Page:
The pope blesses the golden rose with this prayer:

O God! by Whose word and power all things have been created, by Whose will all things are directed, we humbly beseech Thy Majesty, Who art the joy and gladness of all the faithful, that Thou wouldst deign in Thy fatherly love to bless and sanctify this rose, most delightful in odour and appearance, which we this day carry in sign of spiritual joy, in order that the people consecrated by Thee and delivered from the yoke of Babylonian slavery through the favour of Thine only-begotten Son, Who is the glory and exultation of the people of Israel and of that Jerusalem which is our Heavenly mother, may with sincere hearts show forth their joy. Wherefore, O Lord, on this day, when the Church exults in Thy name and manifests her joy by this sign, confer upon us through her true and perfect joy and accepting her devotion of today; do Thou remit sin, strengthen faith, increase piety, protect her in Thy mercy, drive away all things adverse to her and make her ways safe and prosperous, so that Thy Church, as the fruit of good works, may unite in giving forth the perfume of the ointment of that flower sprung from the root of Jesse and which is the mystical flower of the field and lily of the valleys, and remain happy without end in eternal glory together with all the saints.

Here are some photographs of golden roses down through the ages.

Golden Rose from the Vatican Library.
Golden Rose presented by Pope John Paul II to the Sanctuary of Our Lady of Lourdes.

Golden Rose by Giuseppe and Pietro Paolo Spagna. Rome, around 1818/19. Kept today in the Imperial Treasury in Hofburg Imperial Palace in Vienna.
Golden Rose of Minucchio da Siena (1330), given by Pope John XXII to Rudolph III of Nidau, Earl of Neuchâtel.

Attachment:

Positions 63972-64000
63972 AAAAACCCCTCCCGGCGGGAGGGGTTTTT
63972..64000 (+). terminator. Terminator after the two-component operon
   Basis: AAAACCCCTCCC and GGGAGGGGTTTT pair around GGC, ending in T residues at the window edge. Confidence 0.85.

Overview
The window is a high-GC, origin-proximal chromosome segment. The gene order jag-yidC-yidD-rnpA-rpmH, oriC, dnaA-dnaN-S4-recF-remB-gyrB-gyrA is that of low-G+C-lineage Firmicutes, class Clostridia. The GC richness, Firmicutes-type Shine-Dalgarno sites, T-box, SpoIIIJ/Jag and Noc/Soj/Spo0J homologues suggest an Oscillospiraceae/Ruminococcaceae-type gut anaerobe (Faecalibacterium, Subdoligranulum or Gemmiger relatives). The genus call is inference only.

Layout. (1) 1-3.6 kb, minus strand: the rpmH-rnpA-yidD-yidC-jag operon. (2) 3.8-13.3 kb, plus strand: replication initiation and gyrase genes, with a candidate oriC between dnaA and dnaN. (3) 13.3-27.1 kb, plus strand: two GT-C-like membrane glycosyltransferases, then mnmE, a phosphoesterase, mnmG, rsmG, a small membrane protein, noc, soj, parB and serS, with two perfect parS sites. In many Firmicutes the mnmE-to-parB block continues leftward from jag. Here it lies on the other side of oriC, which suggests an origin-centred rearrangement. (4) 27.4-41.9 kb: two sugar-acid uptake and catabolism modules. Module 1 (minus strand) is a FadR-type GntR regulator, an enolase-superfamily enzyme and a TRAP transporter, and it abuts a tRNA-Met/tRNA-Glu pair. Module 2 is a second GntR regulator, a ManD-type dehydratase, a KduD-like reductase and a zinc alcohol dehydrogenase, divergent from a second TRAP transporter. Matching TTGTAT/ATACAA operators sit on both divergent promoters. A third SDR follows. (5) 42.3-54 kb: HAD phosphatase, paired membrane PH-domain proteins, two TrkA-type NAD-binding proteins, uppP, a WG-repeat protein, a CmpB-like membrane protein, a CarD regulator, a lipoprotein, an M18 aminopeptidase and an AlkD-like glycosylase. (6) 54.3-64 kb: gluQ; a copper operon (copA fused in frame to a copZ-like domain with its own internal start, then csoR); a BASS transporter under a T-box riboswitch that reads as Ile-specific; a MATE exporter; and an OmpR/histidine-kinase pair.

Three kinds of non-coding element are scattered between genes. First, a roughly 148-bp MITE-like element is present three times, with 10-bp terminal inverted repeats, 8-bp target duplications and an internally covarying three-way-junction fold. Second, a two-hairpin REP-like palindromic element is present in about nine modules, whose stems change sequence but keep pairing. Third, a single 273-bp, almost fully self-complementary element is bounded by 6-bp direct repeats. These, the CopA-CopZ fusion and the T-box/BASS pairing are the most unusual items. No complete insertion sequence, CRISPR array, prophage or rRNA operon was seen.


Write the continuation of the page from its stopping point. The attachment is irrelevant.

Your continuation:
Golden Rose presented by Blessed Pius IX in 1847 to Queen Mary Adelaide of Piedmont-Sardinia.
Detail of Golden Rose presented by Blessed Pius IX in 1847 to Queen Mary Adelaide of Piedmont-Sardinia.
Golden Rose presented by Benedict XVI to Shrine of Our Lady of Europe.
Golden Rose presented to the Basilica of the National Shrine of the Immaculate Conception by Pope Benedict XVI.
Golden Rose presented to the Shrine of Our Lady of Knock by Pope John Paul II.

Author: Christian Clay Columba Campbell

Christian Clay Columba Campbell is a Roman Catholic of the Anglican Use. As Senior Warden of the Cathedral of the Incarnation (Orlando, FL), he organized the process by which the parish accepted the Apostolic Constitution Anglicanorum Coetibus, petitioning to join the Catholic Church. The Anglican Cathedral is now the Church of the Incarnation in the Personal Ordinariate of the Chair of St. Peter. He is also the CEO of Three Fish Consulting, LLC, an Information Technology consultancy based in Orlando, FL. He can be reached via email at ccampbell at threefish dot co.

1 thought on “Sunday of the Rose”

  1. Wouldn't it be cool for the Shrine of Our Lady of Walsingham to receive a Golden Rose…revival of OLW devotion is much needed in "Our Lady's Dowry" for revival in the UK!!!